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Driving deep into Brazil’s centre-west, we climbed above the sticky floodplain of the Pantanal and into lusher, greener rolling hills towards a town called Bonito (‘pretty’ in Portuguese).
Three hours from Miranda, Bonito was still hot, but less oppressive, and the mosquito count was definitely down.
The town has a charm to it, with a central plaza and a neat row of shops, cafes and restaurants, many of which cater to the mainly domestic travelers, though are much quieter outside of Brazilian school holiday times.
However, Bonito’s real attractions lie in various spots a short drive from the town, a region which has become a leader in its field and in 2013 won Best Destination for Responsible Tourism at the World Responsible Tourism Awards, yet is still little known outside of Brazil.
The place is a mecca for nature-lovers seeking a hint of adventure, with at least 30 family friendly mini-adventures including river-snorkelling, wild swimming among waterfalls, scuba-diving, cave exploring and simply bathing by the excellent public pool.
Our first stop was the Blue Lake Grotto, a cathedral-like cavern with steep stone steps down to its silent still waters which, for an hour every morning, are transformed into a brilliant blue by rays of sunshine that break through the narrow chink of light from above.
Our guide Karla asked our small group to be very quiet during our time in the cave, but she needn’t have - everyone’s chatter dropped to a revered whisper as we approached the majesty of the cave.
Later we reached what was to be the highlight of our entire trip, or perhaps any trip. An hour out of town is the Recanto Ecologico Rio da Prata, part of a network of working ranches. The place is fully booked for most of the year, but strictly limited numbers and cleverly staggered time slots mean it is never crowded. We arrived and joined a group (never more than nine) and given a time slot for our journey to the river. It was a while off so we had time to enjoy a delicious buffet lunch, with many of the ingredients sourced from the Recanto’s own kitchen garden.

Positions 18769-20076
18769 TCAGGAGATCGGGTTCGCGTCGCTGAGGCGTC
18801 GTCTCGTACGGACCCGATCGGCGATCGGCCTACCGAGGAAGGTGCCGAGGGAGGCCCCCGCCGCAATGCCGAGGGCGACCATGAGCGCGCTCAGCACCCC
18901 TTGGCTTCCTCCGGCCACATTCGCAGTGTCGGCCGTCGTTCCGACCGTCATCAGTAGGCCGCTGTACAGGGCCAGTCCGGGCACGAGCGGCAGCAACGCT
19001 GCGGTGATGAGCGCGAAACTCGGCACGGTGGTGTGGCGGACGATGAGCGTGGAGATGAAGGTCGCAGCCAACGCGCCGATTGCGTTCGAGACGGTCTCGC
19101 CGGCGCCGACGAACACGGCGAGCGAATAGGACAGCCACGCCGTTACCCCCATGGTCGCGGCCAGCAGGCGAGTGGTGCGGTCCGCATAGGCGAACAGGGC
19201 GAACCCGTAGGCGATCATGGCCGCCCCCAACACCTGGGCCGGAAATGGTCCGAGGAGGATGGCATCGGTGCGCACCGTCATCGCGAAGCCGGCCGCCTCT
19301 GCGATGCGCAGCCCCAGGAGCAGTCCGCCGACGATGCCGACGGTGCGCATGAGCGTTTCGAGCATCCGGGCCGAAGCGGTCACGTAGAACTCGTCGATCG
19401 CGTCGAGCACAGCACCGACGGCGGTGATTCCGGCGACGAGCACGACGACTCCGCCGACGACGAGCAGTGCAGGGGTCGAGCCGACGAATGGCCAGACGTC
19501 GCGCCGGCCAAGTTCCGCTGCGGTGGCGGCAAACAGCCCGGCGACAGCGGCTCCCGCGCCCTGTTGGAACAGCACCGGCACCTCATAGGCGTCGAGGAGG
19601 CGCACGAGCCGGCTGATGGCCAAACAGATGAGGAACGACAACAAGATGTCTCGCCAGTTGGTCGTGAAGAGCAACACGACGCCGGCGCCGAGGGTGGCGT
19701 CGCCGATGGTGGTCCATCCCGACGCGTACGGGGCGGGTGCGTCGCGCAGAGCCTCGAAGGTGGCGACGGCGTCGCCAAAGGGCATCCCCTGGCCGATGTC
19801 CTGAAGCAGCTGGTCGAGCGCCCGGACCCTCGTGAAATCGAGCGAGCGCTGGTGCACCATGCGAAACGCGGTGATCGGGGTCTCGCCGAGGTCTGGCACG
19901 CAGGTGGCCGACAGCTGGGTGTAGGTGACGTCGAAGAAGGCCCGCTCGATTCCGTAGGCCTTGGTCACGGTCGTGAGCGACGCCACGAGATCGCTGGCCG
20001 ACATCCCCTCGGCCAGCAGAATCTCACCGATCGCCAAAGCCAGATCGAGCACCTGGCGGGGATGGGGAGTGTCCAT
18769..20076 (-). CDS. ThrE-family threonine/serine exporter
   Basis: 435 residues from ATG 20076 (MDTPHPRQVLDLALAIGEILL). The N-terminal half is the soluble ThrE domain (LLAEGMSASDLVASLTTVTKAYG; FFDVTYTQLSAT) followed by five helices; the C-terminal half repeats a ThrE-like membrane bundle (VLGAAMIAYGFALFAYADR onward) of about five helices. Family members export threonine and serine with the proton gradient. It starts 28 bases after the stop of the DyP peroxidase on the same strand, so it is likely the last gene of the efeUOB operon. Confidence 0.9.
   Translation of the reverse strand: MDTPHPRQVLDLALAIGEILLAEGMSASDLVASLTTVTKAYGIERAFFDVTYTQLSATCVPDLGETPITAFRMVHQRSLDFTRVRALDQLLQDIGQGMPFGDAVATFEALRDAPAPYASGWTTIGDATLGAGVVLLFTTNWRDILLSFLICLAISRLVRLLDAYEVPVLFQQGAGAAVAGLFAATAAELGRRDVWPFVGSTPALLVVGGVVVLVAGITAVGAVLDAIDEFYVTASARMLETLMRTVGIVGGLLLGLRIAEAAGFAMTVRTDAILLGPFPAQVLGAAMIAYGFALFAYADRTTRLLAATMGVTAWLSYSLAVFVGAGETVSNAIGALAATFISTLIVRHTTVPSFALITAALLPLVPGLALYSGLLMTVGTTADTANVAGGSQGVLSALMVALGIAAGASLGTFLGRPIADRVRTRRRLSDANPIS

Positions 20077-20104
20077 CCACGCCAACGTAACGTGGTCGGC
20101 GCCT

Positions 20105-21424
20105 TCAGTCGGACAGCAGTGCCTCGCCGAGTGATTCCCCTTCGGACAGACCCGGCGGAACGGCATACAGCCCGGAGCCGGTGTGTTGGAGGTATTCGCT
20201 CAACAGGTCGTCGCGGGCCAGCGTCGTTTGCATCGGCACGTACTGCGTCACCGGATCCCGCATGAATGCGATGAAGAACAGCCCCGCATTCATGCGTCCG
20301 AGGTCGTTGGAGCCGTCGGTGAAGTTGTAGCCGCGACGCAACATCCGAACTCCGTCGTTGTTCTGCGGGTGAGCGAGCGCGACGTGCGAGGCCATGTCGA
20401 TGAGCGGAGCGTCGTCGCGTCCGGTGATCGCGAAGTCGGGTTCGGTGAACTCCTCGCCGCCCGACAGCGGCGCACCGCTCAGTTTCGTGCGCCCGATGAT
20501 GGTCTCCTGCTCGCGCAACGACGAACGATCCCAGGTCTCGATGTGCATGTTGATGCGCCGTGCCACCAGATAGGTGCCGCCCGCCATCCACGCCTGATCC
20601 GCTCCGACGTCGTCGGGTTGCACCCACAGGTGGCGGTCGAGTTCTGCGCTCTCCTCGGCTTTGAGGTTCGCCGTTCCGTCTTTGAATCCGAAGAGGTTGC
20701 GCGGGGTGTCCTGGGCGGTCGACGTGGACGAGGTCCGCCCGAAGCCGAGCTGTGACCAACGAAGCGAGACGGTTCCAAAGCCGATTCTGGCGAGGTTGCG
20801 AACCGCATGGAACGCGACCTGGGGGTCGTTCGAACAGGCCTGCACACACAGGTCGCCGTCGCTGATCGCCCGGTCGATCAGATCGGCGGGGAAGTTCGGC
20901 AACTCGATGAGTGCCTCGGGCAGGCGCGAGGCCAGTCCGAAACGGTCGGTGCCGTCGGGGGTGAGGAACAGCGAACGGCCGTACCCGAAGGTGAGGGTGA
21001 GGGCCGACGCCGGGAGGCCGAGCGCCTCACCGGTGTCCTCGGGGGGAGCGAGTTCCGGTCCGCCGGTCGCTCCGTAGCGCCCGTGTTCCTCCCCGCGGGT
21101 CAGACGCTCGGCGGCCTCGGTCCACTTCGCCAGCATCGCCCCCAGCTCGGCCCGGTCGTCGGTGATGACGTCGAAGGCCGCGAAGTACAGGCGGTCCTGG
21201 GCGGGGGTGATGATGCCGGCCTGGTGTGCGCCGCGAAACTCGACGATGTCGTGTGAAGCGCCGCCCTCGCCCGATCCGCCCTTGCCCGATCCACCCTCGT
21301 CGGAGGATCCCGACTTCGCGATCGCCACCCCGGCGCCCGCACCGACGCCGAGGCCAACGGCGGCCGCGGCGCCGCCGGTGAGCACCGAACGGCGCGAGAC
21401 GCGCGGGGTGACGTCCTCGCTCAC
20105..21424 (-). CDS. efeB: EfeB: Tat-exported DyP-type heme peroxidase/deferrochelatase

It would be foolish to enter the waters on a full stomach, and sure enough we had time to doze off our meal in the shady hammocks - as children played and hummingbirds fluttered around the several feeders and dripping ponds nearby.
We were then given our wetsuits and boarded our little truck to take us part way across the ranch on an adventure that was to last around three hours. We had to walk the rest of the way, around 30 minutes through a twisting forest path that was thankfully shady - no sunscreen or mosquito repellent is allowed to avoid polluting the waters. Once at the river, we zipped up our wetsuits and gradually entered the surprisingly cool waters at a calm spot known as the ‘training pond’, the only place you’re allowed to touch the bottom. Bibi had never snorkelled before and is not a confident swimmer but some gentle encouragement and supervision from the friendly-but-firm guides meant that both her and a trembling eight-year-old boy did not miss out on one of the experiences of a lifetime.
It was probably best that both of them missed out on what many of the rest of us spotted on our little training lap - a baby caiman (cousin of the alligator) staring at us from the banks. An incredible sight but not the most comforting with just our snorkels to protect us. But as our guides pointed out, the river teaming with fish kept these relatively timid caiman full enough to never consider going near humans. We were instructed to paddle gently and not kick so as not to disturb the crystal clear waters or risk touching the jagged rocks along the bottom of the river.
The limestone formations of the region ensure that minerals filter away dirt and impurities that muddy most rivers. It meant we had underwater visibility of at least 20 metres, and that this river is one of the best snorkelling spots in the world. We set off downriver in a loose single file, calmly floating among hundreds of fish - from tiny little ones that would nibble at my knees to huge schools of golden dorados or darker pacu darting barely inches from our masks. For our dream-like 2km float downstream we were a part of their silent world, it was one of the most peaceful experiences we’ve ever had - discovering a huge one snoozing behind a fallen branch or following a pair chasing each other towards the banks.
It wasn’t all calm though - things got a bit speedy among a section of rapids which at one point got too strong to navigate safely so required us to get out and walk. There was also a bubbling underwater spring about halfway down that a few of us attempted to dive down and touch - an ear-popping challenge as the bubbles force you upwards.
Eventually the river widened out, the fish got fewer in number and the waters a little cooler. Our hypnotic adventure was coming to an end but it had been truly magical.Click here to view our video of our snorkling adventure at Recanto Ecologico Rio da Prata.